image

Britain

UK’s newest, most expensive aircraft carrier HMS Queen Elizabeth is leaking and needs repair

The 65,000-tonne ship, hailed as Britain’s most advanced military vessel and which was only officially commissioned by the queen two weeks ago,

PUBLISHED : Tuesday, 19 December, 2017, 8:21pm
UPDATED : Tuesday, 19 December, 2017, 8:21pm

Britain’s biggest ever warship, the new £3.1 billion (US$4.2 billion) aircraft carrier HMS Queen Elizabeth, has a leak and needs repairs, the Ministry of Defence (MoD) said on Tuesday.

The 65,000-tonne ship, hailed as Britain’s most advanced military vessel and which was only officially commissioned by the queen two weeks ago, has an issue with a shaft seal which was identified during sea trials, the MoD said.

“This is scheduled for repair while she is alongside at Portsmouth,” a Royal Navy spokesman said. “It does not prevent her from sailing again and her sea trials programme will not be affected.”

The Sun newspaper reported that the 280-metre warship, the nation’s future flagship vessel, was letting in 200 litres of water every hour and the fix would cost millions of pounds.

A defence source said the navy was aware the ship, which took eight years to build, had an issue when it was handed over by manufacturers and The Sun said the builders would have to foot the repair bill.

The Aircraft Carrier Alliance – a consortium including British engineering companies BAE Systems and Babcock, and the UK division of France’s Thales – built the vessel and its sister aircraft carrier, the HMS Prince of Wales, as apart of a £6.2 billion project.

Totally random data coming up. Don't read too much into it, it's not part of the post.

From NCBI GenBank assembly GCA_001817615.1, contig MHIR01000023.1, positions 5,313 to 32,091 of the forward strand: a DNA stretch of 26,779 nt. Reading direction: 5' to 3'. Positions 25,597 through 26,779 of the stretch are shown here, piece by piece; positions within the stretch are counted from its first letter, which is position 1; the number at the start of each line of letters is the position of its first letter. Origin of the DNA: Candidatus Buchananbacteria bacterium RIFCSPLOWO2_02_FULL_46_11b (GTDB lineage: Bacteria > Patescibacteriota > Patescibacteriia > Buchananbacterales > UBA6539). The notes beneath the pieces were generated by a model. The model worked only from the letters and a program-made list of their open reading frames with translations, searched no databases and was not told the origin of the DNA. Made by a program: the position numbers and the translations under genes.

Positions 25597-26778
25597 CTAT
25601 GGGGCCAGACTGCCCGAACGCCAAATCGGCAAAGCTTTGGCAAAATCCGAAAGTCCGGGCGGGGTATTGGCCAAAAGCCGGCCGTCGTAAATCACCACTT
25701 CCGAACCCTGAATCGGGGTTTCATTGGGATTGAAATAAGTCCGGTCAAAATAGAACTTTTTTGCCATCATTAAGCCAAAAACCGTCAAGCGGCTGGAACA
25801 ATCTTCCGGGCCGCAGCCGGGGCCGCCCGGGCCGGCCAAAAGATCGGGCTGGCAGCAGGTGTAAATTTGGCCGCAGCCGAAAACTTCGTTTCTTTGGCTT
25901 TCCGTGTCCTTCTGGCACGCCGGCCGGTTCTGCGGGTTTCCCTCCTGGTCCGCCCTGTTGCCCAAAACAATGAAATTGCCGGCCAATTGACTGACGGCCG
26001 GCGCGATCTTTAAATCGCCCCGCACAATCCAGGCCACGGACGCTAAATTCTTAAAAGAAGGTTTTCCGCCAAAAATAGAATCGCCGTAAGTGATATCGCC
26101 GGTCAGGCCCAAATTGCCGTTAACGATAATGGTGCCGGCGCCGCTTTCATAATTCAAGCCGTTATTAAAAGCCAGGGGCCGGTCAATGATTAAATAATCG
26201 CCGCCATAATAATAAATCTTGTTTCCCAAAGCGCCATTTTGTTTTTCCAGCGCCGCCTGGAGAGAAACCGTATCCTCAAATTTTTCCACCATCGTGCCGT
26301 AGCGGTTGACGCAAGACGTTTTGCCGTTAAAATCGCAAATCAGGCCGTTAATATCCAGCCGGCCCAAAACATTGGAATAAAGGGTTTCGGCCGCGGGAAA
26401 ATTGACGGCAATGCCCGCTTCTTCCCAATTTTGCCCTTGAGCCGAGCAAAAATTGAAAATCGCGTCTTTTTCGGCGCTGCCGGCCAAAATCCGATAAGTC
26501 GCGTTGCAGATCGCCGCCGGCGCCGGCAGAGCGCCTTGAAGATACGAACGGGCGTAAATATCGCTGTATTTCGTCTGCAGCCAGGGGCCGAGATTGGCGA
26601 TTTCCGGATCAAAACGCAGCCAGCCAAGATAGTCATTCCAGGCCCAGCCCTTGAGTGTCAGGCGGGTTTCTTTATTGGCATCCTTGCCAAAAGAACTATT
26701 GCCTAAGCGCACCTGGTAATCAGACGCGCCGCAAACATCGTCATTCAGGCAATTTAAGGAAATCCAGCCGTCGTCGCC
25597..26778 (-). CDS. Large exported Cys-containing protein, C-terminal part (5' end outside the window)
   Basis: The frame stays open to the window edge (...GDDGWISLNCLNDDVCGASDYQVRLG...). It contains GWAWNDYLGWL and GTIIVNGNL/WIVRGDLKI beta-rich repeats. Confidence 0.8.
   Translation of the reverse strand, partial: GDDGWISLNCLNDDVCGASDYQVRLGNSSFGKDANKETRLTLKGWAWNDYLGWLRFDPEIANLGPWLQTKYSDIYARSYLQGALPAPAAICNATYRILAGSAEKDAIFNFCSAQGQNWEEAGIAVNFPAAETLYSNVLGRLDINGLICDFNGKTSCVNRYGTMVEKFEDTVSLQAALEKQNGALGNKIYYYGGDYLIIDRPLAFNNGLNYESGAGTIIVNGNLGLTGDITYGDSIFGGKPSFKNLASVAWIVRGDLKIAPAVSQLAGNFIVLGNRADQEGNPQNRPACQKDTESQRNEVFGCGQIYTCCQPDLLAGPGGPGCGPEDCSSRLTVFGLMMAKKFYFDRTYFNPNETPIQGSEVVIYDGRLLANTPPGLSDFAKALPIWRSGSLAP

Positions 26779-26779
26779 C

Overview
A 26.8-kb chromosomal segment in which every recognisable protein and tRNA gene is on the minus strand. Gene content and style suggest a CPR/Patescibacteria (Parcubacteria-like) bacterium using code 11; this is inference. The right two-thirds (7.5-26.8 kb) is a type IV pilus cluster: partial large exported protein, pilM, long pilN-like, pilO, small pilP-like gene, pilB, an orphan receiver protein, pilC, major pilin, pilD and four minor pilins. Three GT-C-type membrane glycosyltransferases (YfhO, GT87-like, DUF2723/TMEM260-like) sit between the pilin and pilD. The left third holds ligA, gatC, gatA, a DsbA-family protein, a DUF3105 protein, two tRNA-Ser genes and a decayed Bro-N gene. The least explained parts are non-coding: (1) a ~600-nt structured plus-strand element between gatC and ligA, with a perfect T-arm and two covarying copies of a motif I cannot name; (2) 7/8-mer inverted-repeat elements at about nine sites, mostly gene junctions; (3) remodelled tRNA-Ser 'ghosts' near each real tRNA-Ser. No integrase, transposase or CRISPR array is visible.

Britain’s HMS Queen Elizabeth aircraft carrier takes to seas for first time after costly delays

“It’s normal practice for a volume of work and defect resolution to continue following vessel acceptance,” BAE Systems said in a statement. “This will be completed prior to the nation’s flagship recommencing her programme at sea in 2018.”

BAE said the work would be carried out early next year and the issue would take just a couple of days to fix with no need for it to be taken into a dry dock.

Chris Parry, a former senior Royal Navy officer, said all ships took on water.

“That’s why you have pumps,” he told Sky News. “When you get a brand-new car not everything’s perfect, you have to send it back to the garage to get a few things tweaked. This is exactly in that bracket.”

Also on Tuesday, parliament’s defence committee raised questions about the procurement of the F-35 fighter jets from a consortium led by Lockheed Martin, which will eventually operate from HMS Queen Elizabeth.

The committee said there had been an “unacceptable lack of transparency” about the programme and the MoD had failed to provide details of the full cost of each aircraft which one newspaper had estimated could be as much as £155 million.

“Our new aircraft carrier is the epitome of British design and dexterity, at the core of our efforts to build an Armed Forces fit for the future,” British Defence Secretary Gavin Williamson said at the queen Elizabeth’s commissioning.